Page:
This tactic is not new, in fact read up about the legendary Hungarian side of the 1950’s to find how a deep-lying player (Puskas) created havoc and indecision in the opposition defence who never knew whether to push a defender out to pick him up or drop a midfield player back.  AVB did neither and he, and Spurs, paid heavily for it.  Behind the attacking three for Liverpool was Coutinho, who just sees a game differently to other players.  His touch is sublime.  Just watch the second goal as his pass to Henderson from Sterling’s crossfield ball was the stuff of pure magic.

But let’s not get too carried away.  This is no Liverpool circa 1970’s & 1980’s.  This is no Benitez team of 2008-09 which lost just 2 League matches.  There is still a soft underbelly about this team which some have been able to take advantage of, but strangely Tottenham didn’t.  At 1-0 Liverpool kept pressing and soon were 2 goals up.  But still there was a concern a goal back for the home side could easily bring a 2nd for them.  Liverpool kept up the pressure right to half-time and the home side went in visibly shaken.  But they took their eye off the game rather than take a step back and remember how they intended to set up to begin with.  AVB seemed concerned his midfield couldn’t get a grip on the game, a tactic he’d put most of his faith in at the beginning.  So he sought to change the personnel, but the result was the same.  They were still horribly exposed at the back and when you’re chasing the game and your opponents know they can exploit any errors, this can result in timid and nervous performance from the home side.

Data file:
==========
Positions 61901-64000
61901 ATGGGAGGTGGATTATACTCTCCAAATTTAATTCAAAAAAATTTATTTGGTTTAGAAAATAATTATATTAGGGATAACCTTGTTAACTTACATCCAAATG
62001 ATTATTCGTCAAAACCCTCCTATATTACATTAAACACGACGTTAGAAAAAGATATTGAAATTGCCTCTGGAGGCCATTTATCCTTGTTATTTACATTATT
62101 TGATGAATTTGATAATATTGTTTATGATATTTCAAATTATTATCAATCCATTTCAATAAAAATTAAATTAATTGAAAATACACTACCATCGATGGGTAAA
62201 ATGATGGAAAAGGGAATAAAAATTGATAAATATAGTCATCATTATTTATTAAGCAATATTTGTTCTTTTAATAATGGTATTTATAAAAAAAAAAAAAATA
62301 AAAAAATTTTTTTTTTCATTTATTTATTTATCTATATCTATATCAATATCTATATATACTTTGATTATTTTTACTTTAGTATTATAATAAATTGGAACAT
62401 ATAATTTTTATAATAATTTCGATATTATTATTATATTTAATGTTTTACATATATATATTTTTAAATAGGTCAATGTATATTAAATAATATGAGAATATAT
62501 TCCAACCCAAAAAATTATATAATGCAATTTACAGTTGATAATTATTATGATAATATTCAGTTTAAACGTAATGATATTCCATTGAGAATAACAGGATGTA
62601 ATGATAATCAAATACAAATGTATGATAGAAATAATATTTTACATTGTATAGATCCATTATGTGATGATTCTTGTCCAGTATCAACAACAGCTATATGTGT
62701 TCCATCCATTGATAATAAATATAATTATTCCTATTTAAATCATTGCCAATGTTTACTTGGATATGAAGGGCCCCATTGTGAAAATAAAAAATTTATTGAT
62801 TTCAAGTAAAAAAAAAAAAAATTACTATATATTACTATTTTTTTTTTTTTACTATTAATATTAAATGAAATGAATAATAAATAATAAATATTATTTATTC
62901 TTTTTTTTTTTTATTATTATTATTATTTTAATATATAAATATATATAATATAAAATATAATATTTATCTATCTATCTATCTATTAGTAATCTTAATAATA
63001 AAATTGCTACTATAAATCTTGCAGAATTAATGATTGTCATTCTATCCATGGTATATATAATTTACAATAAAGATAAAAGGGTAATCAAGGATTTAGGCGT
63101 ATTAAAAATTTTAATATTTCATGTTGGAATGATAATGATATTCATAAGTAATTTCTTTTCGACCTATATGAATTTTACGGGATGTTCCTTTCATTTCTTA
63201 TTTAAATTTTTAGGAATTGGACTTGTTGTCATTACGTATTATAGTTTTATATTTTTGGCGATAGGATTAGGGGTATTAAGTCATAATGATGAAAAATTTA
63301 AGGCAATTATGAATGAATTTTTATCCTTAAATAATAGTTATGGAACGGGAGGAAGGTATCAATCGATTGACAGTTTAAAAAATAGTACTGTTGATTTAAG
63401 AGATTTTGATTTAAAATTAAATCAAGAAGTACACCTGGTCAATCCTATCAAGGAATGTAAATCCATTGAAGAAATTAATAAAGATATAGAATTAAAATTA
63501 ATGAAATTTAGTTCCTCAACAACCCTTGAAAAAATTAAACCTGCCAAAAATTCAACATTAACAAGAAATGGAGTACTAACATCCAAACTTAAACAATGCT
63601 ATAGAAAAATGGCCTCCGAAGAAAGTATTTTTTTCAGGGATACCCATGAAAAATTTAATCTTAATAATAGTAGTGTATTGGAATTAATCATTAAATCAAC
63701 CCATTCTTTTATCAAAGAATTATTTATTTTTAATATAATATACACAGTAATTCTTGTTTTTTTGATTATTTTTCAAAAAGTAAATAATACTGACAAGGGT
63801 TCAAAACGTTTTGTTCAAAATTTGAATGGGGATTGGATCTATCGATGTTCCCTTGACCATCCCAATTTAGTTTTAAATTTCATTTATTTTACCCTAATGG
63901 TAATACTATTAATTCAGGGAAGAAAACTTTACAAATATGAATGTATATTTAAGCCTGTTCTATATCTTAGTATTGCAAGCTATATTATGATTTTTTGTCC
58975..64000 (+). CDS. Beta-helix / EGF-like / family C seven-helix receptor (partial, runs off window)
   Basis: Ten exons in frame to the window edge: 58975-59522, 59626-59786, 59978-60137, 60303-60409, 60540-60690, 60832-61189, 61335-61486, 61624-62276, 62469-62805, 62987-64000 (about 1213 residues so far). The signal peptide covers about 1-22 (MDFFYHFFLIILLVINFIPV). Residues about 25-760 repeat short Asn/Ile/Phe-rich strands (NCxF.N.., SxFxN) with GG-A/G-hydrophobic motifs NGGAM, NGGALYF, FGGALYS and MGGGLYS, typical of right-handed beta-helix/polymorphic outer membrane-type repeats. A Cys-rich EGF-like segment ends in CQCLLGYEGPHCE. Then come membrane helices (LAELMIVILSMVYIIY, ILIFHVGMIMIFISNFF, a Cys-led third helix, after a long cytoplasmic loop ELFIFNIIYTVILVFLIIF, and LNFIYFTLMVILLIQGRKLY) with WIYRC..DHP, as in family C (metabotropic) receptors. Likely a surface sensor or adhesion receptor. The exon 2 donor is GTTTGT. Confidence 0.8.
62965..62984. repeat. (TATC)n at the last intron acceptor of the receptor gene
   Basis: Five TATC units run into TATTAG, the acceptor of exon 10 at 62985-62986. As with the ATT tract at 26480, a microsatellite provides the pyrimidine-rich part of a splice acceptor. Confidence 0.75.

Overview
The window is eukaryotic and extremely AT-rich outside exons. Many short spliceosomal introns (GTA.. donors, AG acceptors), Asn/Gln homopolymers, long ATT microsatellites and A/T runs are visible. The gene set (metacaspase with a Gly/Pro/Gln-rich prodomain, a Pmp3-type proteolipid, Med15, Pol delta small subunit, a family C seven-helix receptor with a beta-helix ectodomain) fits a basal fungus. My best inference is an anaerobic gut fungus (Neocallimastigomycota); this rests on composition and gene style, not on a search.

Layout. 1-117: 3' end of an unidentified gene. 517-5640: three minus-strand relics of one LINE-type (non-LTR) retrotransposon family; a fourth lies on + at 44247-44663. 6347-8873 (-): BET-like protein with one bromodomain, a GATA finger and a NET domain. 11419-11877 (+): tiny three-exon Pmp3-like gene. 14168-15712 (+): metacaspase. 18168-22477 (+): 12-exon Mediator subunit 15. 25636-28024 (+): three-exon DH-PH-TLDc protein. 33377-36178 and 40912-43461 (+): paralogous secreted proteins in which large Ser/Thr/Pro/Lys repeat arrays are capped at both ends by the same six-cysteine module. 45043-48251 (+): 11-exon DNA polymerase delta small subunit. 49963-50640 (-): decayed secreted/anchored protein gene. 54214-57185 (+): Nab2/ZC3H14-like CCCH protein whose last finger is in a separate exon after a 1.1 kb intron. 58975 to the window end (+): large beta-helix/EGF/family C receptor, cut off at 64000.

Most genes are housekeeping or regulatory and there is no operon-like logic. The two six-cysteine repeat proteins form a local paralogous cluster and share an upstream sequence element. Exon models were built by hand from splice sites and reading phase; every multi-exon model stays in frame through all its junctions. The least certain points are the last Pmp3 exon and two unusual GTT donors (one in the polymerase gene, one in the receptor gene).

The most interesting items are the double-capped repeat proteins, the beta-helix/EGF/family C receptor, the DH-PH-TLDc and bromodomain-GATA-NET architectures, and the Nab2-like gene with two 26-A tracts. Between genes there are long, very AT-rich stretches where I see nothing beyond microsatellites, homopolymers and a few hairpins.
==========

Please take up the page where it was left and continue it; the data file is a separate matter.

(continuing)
Tottenham had a good period (by their standards of the game) around the hour mark.  Benitez was famed with using this period in the game to make changes.  He identified it as a crucial point when you had worked out what your opposing manager had tried to do since half-time, and also gave any substitutes time to make a difference on the outcome of the match.  At this point Spurs forced a couple of corners.  But they would be the only corners they had in the game.  Liverpool are susceptible when defending set-pieces, as the Everton game illustrated and Southampton, Stoke and Aston Villa before.  It has been a factor throughout the season yet Tottenham didn’t test it.  They didn’t test Liverpool’s resolve around the box.  When 2 goals up away from home any side will defend deep, yet Spurs seemed unable to be able to deal with this or devoid of ideas of how to get round it and continually left space in the middle of the pitch for Liverpool’s marauding youngsters to take full advantage.